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Helen and her hens

PUBLISHED: 13:00 11 May 2015

Helen Tait-Wright with her birds

Helen Tait-Wright with her birds

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This month: Jeremy Hobson talks to Helen Tait-Wright, an independent dress designer and keen chicken-keeper living and working in France

What’s the greatest pleasure you get from your chickens?

That’s easy. It’s the lovely fresh eggs which taste so different to shop bought ones. You can’t beat them! But the chickens do also make me laugh, and I enjoy them clucking around outside.

Who first gave you an interest in chicken-keeping?

I grew up on a farm, and my grandma, who lived next door in the old farmhouse, always kept chickens. I used to go round collecting eggs with her, so I suppose the interest grew from there. For Christmas we used to fatten up a large flock of chickens to sell for the table, but the farm chickens were pretty much free range, and it was fun looking for the eggs.

How long have you been keeping chickens?

I first got chickens of my own in 2005 when I moved to France. The first lot were Black Rocks and Marans. Since then I have had several Light Sussex, who are excellent layers… but my absolute favourites are the Silkies. I must admit I usually pick breeds because I like the look of them. I’d certainly recommend Light Sussex if you are looking for egg output, and the Silkies if you want something eye-catching and amusing.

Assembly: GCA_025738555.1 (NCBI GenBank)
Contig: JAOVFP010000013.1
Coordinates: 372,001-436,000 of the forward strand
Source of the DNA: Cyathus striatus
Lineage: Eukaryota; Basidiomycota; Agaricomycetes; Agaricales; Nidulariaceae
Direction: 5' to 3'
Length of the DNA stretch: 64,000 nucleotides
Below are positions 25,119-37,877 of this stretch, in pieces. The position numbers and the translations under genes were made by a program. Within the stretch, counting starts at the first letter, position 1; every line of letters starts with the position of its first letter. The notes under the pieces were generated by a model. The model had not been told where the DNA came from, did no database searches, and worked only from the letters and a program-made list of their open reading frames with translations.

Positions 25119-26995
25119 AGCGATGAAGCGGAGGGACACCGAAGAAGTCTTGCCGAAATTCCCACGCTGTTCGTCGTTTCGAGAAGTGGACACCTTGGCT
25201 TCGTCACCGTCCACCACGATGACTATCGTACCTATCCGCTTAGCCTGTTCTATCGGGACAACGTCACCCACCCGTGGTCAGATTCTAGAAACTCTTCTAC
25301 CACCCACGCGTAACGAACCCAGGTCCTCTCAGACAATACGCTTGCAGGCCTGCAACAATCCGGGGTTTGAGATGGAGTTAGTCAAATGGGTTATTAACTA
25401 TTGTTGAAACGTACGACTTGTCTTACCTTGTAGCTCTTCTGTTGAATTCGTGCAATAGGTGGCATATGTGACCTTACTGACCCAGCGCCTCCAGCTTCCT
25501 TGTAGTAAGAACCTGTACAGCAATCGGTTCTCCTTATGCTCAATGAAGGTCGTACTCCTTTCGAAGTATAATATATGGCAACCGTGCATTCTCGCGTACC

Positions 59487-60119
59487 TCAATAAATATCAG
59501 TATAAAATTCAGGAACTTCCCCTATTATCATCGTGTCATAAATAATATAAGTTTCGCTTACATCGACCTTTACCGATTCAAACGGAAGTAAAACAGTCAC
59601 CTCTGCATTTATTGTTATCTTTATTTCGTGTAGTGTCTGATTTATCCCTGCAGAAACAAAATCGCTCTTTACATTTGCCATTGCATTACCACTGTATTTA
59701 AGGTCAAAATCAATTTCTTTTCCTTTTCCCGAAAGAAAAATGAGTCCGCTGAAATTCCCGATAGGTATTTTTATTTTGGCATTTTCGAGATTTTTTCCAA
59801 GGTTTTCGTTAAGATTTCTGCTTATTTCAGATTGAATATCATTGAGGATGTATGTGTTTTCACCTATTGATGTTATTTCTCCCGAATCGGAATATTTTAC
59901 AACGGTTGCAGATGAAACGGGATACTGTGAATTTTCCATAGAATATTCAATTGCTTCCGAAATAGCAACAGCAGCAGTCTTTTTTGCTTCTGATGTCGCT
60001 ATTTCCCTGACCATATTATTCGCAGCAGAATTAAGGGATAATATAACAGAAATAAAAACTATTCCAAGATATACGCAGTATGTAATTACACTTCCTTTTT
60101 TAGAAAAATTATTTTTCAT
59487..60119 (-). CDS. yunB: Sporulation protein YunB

What’s your daily routine as far as your chickens are concerned?

It’s pretty simple really. I let the birds out in the morning, and give them their breakfast - a mixture of layers pellets, mixed corn and sunflower seeds - and check they have water. Then they have the day to themselves in their run, unless I go out to give them kitchen scraps. I usually feed them again between 5pm and 6pm, depending on the time of year (corn only at night), then go and shut them up once they have put themselves to bed. I interact with them more in the summer months as we are out in the garden more, and they get grass cuttings when we do the lawns.

Do you/have you ever used feathers (chicken or otherwise!) in any of your dress designs?

I have never used chicken feathers that I am aware of, although I suppose I might have bought feathers that had been dyed, but yes I have used other feathers. Much of my couture work is with bridal wear, and I have used marabou feather many times as a trim on winter outfits. It has an almost ethereal quality as it is so light and fluffy. Feathers are also popular in bridal headwear, but they tend to be large and dramatic ones.

I’m currently working on a dress for a bride who is theming her wedding around peacock feathers, so we have taken some of the colours from the feathers to create the colour scheme for the dresses. The peacock feather is significant for her as her family have an Indian connection. I had always thought that peacock feathers brought bad luck, so I was surprised at her choice, but in fact, peacock feathers are more revered in India than anywhere in the world.

With your eye for design, do your chickens live in a house and run created by you, or are they kept in a similar way to most others?

As it happens, I did design where my chickens live. They have part of a building which was created to also house a feed shed/ tack room and an open field shelter for our pony. So, I suppose it is slightly different to where most people’s chickens live.

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